“stablecoin” can sound nice – isn’t it good to have something stable when the crypto transmission is unstable? – But to critics, it is nothing more than a time bomb. True or not, there is a growing need to regulate currency hoarding. The United States and the European Union are close to formalizing the rules of the game, and given the history of financial regulation emerging from Washington and Brussels, and FATF guidance on cryptocurrencies in recent years, it is safe to say the rest of the world will follow.
However, organizing the pile of coins is not an easy task, as these coins come in all shapes and sizes, thus solving a problem that works for everyone. The top three stablecoins by market capitalization – Tether (USDT), USDCoin (USDC) and Binance USD (BUSD) – are all pegged to the US dollar. According to the developers involved, they are backed by dollar reserves and many other financial instruments to keep the value constantly at the $1 level.
Tether was under legal review for the feasibility and sources of the provision, which resulted in two other projects whose additional assets were disclosed. The USDC disclosure in turn highlights a large number of “certificates” – not necessarily high-quality or highly liquid – in its own holdings. For many, this discovery has led to the conclusion that the company operates as a bank and not as a payments company.
Other, more obscure stack coins take many alternative approaches. It can be associated with raw materials, such as gold or oil, for example, with the controversial Venezuelan company Petro. More exotic alternatives include carbon-linked coins like UPCO2, crypto-backed coins like Dai, and perhaps the rarest stash coins like Terra (UST), which have absolutely no security and instead rely on algorithms to keep their prices stable.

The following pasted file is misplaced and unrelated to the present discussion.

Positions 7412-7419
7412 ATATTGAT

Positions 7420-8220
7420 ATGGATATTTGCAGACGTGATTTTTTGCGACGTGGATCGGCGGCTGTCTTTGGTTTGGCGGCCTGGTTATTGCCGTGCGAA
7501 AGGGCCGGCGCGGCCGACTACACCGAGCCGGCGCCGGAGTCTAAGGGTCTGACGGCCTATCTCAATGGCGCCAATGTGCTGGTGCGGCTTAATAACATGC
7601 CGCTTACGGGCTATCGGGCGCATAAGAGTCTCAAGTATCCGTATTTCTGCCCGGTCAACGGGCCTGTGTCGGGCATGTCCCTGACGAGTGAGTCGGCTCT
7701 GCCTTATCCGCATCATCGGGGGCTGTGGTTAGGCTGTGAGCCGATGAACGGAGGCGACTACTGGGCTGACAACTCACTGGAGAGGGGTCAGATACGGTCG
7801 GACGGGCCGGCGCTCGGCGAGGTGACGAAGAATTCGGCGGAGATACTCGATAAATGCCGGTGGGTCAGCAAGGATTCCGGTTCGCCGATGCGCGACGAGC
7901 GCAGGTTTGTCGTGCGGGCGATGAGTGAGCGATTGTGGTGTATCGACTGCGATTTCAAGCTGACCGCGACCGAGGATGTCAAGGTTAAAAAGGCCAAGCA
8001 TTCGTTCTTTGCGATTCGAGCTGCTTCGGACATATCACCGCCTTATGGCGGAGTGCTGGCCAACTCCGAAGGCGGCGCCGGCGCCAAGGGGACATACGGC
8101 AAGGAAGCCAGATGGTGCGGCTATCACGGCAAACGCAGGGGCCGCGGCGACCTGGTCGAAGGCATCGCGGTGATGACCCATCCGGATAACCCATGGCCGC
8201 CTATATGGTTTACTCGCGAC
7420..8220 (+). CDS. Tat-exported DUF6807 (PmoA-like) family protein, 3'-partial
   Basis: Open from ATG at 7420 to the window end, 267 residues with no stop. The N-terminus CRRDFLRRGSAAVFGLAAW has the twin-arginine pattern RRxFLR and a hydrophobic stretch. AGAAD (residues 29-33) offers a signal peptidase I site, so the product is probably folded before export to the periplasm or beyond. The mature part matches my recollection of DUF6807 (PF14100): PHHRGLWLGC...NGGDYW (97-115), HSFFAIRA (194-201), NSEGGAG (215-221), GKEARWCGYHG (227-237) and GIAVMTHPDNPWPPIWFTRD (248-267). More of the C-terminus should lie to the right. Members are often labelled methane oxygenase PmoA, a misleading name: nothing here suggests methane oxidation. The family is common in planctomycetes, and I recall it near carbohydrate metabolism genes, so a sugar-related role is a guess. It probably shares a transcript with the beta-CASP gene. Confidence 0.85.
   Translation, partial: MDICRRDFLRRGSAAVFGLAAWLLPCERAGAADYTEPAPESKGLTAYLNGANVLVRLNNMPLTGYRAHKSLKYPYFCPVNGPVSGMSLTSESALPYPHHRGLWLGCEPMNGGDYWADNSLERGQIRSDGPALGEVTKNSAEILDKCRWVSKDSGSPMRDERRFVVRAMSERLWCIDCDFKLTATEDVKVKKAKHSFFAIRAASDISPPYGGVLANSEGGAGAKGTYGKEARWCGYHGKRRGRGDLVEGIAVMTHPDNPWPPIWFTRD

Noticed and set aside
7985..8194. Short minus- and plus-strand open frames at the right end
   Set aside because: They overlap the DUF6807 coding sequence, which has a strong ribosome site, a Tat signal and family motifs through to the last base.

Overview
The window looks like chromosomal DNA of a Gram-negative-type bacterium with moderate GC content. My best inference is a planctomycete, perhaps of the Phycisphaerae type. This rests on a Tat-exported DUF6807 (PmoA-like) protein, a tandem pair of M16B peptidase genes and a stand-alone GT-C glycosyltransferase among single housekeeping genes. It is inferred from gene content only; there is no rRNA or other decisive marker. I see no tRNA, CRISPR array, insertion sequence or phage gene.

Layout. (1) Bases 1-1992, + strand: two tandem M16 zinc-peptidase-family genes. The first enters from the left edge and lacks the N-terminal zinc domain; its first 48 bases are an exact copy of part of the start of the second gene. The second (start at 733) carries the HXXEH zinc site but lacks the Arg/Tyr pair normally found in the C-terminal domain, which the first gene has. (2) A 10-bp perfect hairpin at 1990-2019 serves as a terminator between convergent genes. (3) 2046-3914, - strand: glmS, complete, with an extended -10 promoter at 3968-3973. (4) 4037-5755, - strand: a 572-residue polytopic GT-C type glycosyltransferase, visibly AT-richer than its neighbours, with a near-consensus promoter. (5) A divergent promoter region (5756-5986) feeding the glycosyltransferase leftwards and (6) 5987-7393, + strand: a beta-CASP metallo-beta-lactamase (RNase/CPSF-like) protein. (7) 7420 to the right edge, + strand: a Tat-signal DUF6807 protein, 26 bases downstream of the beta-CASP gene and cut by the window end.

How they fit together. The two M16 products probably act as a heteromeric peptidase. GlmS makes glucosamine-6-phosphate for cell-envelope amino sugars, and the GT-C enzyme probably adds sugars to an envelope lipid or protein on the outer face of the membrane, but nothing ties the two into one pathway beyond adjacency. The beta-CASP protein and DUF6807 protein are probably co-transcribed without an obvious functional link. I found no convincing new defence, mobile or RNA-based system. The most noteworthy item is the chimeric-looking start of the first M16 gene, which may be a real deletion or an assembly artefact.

Of course, some might argue that regulation will only slow innovation, so governments should stay out of the cryptocurrency path, but this argument lacks historical context. Long ago, during the crazy age of banking, private currencies issued by fraudulent banks often allowed people to buy worthless securities, which is why the dollar was considered the only national currency in the United States. The same logic applies to the 2008 money market fund crisis, when the federal government introduced new rules to protect loyal clients from large investors withdrawing large amounts of money from them.
Time and time again, we as a society have determined that consumers need to be protected from fraud or simply miscalculation on the part of those who store, transfer value, or provide similar services. We’ve put in place rules and regulations to control who can issue and redeem what we think is cash, and we’ve written guidelines for those who handle money in amounts that could shock the economy if misused. Why not do the same with Stack Coins, a market with a total cap of over $133 billion? There is simply no point in keeping the sword of Damocles hanging over the heads of investors and merchants. So where do we start?
The best way to start regulating hoarding coins is to establish rules and protocols that ensure that they meet their requirements. Christine Lagarde, President of the European Central Bank, stated in a recent interview that stack coins should be backed by 1:1 order and added that the projects behind stack coins should:
“[…] they are monitored, monitored and regulated, so that consumers and users of these devices can be assured against any distortion of information.”
The European Union has a long history of electronic financial institutions (EMIs) that can issue and redeem digital euros, and these institutions back their digital euros with real euros held by a bank or, in some cases, a central bank. This can serve as an example for regulators in other jurisdictions that appear to be moving in the same direction.
Here we can compare the capital requirements of banks or payment companies like EMI to ensure that stablecoin users can exchange their cash at any time through the company that differentiates them. For the record, one of the most important ways banks make money is by lending money that others have put in place. The process needs simple enough regulation to ensure the bank has enough stock to pay for customers who may want to withdraw their money, but not necessarily in a 1:1 ratio for each active deposit.